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  1. Disappointed. Style over substance. I wanted to like this book but I really can’t say I did. I’ll try and keep my review balanced to help others decide if this is a book for them.My first impressions were “This is a really short book!”. The page count listed on Amazon is misleading, while there may be 288 pages the actual amount of text in this book is much less. This is more of a magazine than a book. The font is large and there are space filling pictures and graphics everywhere. I’ll not deny it looks pretty, it just feels like it’s a bit of a cheat. However, if you’re drawn to pretty pictures and simplistic content you may enjoy it, if you’re looking for something with depth and useful new information, you’ll probably feel like me, a little ripped off. I’d consider my reading speed reasonably average but I finished this book in one evening! not because it’s enthralling but just because it is short.As for the content of the book, this is where I really started to dislike the book. I’ve read a lot of lucid dreaming books and have been a lucid dreamer since at least the 90s. Nearly everything written in this book has been reworded and regurgitated from books by established experts. Basically what you are buying here is a rehash of classic books only with about 80% of the content removed and replaced with pictures. Considering this book started life as a kickstarter project by a group of young of 20 year olds, it’s not completely surprising that they don’t have the experience necessary to write with authority or knowledge. I don’t want to be completely harsh here, they have done a good job in making a very simple rewording of older books, just don’t expect anything new. My other problem is that they don’t really admit this, both the book and their website has a slightly self-aggrandizing tone, it seems like they consider themselves the “new lucid dreaming gurus” only they don’t have the background or experience to back this up. I get the feeling they just watched Inception, read a few books and then decided they were experts, not that there is anything wrong with people wanting to say their own views, just maybe less of the “we’re experts” approach would feel more honest.During my read of this book I notice several factual mistakes, kind of unforgivable really considering these guys were given $27,000 of other peoples kickstarter money to write this! For so much money invested in getting this written this should be a hell of a lot better, in reality it seems like just a reworded version of other books only without as much information.On an attempt at a positive side, if you are completely utterly new to lucid dreaming and don’t have regular access to the internet, this book will be a useful very basic guide with lots of pretty pictures. If you’ve read anything else on lucid dreaming at all, have access to the internet and want to expand your mind, you’ll find this book has almost nothing new to offer. I won’t deny it is pretty, the design and layout is very good, I get the feeling this is where most of the effort was spent.All in all, this is basically a huge dumbing down of better books. It’s best to think of it more like a magazine than a book. It has a youthful tone which some may find interesting, I however felt like it was a case of style over content, think of it like an MTV pop video compared to Shakespeare. I can’t say I learnt anything new and I was shocked when there were things written here that are actually just plain wrong.I hate to be negative but really this feels a bit like people cashing in on other peoples research and hard work, not to mention an attempt to try and get even more money after their original $27000 backing. I’d rather support the real experts who are out there doing proper research.It’s not terrible, which is why I gave it two stars, I’d say it’s just fallen into the trap of style over substance. There are many much better books out there, written by people who’ve spent lifetimes working and studying dreams, so unless you’re an absolute beginner or just like pretty pictures, I’d strongly suggest spending your money elsewhere!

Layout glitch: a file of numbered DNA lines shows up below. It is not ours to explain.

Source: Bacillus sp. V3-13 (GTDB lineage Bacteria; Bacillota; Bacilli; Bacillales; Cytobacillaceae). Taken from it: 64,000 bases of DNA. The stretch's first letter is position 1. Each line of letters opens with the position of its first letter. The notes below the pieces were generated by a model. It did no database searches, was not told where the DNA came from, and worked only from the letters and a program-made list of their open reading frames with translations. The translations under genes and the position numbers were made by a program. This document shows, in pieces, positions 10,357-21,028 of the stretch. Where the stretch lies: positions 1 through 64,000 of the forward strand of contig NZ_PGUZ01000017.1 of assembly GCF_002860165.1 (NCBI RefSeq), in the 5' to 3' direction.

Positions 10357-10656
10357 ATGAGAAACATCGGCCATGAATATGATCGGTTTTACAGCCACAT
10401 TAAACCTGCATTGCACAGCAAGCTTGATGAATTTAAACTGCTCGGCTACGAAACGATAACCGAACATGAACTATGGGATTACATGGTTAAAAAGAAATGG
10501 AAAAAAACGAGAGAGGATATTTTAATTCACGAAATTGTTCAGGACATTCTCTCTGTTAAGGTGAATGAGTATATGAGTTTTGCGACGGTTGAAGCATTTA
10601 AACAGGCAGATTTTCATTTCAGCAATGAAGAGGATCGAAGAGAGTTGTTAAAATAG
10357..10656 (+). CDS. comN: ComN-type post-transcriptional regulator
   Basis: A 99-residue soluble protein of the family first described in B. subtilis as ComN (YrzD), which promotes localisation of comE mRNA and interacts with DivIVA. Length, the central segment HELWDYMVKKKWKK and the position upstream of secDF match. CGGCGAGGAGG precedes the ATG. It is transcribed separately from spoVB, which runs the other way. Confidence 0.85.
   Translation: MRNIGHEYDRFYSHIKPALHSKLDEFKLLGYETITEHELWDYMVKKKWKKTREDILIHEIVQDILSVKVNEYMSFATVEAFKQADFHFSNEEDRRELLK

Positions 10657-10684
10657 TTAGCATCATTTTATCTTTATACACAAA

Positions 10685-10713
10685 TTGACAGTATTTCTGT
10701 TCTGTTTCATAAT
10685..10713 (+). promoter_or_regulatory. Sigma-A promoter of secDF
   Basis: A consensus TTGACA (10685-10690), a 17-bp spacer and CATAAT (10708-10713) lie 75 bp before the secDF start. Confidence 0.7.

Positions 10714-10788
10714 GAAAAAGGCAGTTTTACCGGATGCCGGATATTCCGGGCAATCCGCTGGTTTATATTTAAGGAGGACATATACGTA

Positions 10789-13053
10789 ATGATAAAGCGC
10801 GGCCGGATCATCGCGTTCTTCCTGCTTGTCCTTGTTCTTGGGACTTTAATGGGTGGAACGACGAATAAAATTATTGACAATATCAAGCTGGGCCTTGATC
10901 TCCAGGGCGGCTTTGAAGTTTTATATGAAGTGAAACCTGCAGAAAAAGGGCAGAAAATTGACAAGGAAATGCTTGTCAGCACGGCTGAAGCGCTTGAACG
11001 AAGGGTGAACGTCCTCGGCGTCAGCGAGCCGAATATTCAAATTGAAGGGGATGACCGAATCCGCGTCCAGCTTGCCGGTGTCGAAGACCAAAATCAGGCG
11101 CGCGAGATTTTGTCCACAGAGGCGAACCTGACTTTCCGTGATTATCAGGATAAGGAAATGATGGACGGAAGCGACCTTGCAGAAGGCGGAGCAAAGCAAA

Comment by Starseeker "Starseeker" — September 22, 2013 #

  2. Excellent! I just devoured “A Field Guide to Lucid Dreaming” and completely loved it. I’ve read most, if not all, of the legitimate works on lucid dreaming and hastily pre-ordered this book as soon as it was available, putting faith in the three authors and their combined experience. I was not let down! I’d recommend it to anybody as an accessible middle road between the autobiographical chronicle of Robert Waggoner and the methodical approach of LaBerge, my two other favorites and arguably the most popular authorities on lucid dreaming. What I really enjoyed about the Field Guide was its emphasis on treating lucid dreaming as a fascinating exploration into the unknown–it really gets you excited to begin, continue, or master lucid dreaming as a relatively novel field of scientific and personal inquiry. I’d propose that the most important prerequisites to being an active lucid dreamer are passion and consistent effort. This book makes it easy to stay thrilled about dreaming and its potential and for that, it is worth every penny. If you’ve never read anything about lucid dreaming, this is a great place to start; and if you’re experienced or looking to rekindle and revitalize your interest there is plenty of new research and information to satisfy your appetite. A worthy read for any oneironaut!

    Comment by Jeffrey — September 22, 2013 #